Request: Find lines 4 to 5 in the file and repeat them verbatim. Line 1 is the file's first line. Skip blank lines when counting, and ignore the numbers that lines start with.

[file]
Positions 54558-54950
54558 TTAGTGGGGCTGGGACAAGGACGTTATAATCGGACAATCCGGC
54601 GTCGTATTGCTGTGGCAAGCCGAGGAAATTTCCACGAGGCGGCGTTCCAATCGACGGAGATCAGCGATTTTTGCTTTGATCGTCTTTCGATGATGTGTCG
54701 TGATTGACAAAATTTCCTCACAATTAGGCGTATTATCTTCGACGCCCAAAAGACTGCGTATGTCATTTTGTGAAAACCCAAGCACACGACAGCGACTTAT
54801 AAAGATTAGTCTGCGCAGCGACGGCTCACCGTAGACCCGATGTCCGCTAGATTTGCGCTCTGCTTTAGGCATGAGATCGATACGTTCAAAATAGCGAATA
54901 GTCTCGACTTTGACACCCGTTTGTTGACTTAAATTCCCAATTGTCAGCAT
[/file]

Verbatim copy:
54701 TGATTGACAAAATTTCCTCACAATTAGGCGTATTATCTTCGACGCCCAAAAGACTGCGTATGTCATTTTGTGAAAACCCAAGCACACGACAGCGACTTAT
54801 AAAGATTAGTCTGCGCAGCGACGGCTCACCGTAGACCCGATGTCCGCTAGATTTGCGCTCTGCTTTAGGCATGAGATCGATACGTTCAAAATAGCGAATA